Additional file 2: Figure S2. Absence of detectable mouse anti-human IgG responses in mice receiving heterologous (human) Anti-Tet immune Ig, IMIG, or a mixture of the two (at separate sites). 100 μl serum (diluted 1:3) was assayed in duplicate from each of the mice at sacrifice (after 5 injections) shown in Figure 3, with ELISA plates coated with human IgG (100 ng/well), and commercial goat anti-mouse Ig-HRP as developing agent (1:1000). A commercial mouse anti-Human IgG was used as a positive control (ThermoFisher, 1:1000). Data show group means ± SD. The dotted line shows the detection limit in the assay (20 pg/ml).

Additional file 3: Figure S3. Comparison of attenuation of OVA-specific immune response (compare with Fig. 3) in mice receiving different doses, ranging from 250 μg/mouse to 10 μg/mouse, of human IMIG or anti-Tet immune Ig given im at weekly intervals. Control groups received the highest dose of IMIG (250 μg/mouse) or an intermediate dose of anti-Tet Ig (50 μg/mouse) alone. Data show mean ± SD of Ig levels in serum, or cytokines at 72 h in culture supernatants. In subsequent studies we have routinely used IMIG (75 μg/mouse) and anti-Tet Ig (10 μg/mouse). *, p < 0.05 compared with mice receiving no Human IMIG or anti-Tet Ig.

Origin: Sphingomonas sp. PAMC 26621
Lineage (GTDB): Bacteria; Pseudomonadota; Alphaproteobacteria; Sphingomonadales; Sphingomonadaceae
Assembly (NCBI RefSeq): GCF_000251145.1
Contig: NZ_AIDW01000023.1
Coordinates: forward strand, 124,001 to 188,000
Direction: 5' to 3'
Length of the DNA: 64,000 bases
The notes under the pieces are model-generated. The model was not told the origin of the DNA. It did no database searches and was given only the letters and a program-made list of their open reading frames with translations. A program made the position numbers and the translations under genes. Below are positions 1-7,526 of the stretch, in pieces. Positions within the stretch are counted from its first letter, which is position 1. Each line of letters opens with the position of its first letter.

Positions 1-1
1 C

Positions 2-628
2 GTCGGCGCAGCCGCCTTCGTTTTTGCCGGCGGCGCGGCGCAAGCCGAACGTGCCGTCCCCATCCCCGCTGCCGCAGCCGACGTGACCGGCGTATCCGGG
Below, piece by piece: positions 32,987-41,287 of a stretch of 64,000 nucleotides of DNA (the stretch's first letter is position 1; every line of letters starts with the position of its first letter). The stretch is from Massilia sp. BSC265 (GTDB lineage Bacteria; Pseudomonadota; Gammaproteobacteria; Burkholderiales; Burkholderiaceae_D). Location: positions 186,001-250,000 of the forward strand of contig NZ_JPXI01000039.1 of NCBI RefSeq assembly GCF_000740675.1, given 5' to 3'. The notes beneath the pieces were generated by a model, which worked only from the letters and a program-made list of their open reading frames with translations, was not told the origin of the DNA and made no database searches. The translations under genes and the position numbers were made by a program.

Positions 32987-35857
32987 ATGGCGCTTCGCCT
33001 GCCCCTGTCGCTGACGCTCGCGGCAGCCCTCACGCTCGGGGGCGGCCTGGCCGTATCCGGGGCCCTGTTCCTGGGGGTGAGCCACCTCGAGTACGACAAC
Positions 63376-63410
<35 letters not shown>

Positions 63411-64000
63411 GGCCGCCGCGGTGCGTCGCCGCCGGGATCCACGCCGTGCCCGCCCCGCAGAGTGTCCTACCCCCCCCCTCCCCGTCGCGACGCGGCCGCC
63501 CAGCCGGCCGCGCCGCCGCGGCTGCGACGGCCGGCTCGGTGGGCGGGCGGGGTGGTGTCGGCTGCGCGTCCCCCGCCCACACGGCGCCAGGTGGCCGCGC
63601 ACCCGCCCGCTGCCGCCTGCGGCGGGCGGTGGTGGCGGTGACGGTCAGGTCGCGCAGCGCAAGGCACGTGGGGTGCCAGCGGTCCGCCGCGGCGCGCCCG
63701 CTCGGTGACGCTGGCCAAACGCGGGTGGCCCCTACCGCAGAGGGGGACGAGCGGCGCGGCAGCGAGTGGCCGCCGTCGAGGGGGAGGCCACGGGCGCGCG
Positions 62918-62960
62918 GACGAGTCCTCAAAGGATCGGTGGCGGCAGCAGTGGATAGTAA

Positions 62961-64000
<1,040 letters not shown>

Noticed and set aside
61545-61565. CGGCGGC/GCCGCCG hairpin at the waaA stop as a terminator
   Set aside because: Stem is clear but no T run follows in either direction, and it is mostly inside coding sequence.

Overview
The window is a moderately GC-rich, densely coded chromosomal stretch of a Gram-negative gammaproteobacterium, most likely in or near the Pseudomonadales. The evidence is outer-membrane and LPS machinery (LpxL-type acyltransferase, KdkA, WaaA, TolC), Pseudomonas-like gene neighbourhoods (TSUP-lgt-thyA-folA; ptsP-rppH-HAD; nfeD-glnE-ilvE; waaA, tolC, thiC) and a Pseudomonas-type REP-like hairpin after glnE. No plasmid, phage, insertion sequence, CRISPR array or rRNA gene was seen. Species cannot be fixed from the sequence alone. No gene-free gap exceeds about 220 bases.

Additional file 4: Figure S4. Comparison of attenuation of OVA-specific immune response in mice (see Fig. 3) receiving combination treatment with human IMIG or anti-Tet immune Ig each given via either an intramuscular or subcutaneous route of administration at weekly intervals. Control groups received either the IMIG or anti-Tet alone, again via either of these two routes. Data show mean ± SD of Ig levels in serum, or cytokines at 72 h in culture supernatants. Note that cultures in this instance were also assayed for IL-31 and IL-33, given the recent interest in their use as markers of allergic inflammation. *, p < 0.05 compared with mice receiving no Human IMIG or anti-Tet Ig.

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Gorczynski, R.M., Maqbool, T. & Hoffmann, G. Mechanism(s) of prolonged attenuation of allergic responses after modulation of idiotypic regulatory network. Allergy Asthma Clin Immunol 15, 79 (2019). https://doi.org/10.1186/s13223-019-0393-7

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Keywords

  • Immune network theory
  • Tregs
  • Allergic immunity
  • IL-4
  • IL-31
  • Allergic desensitization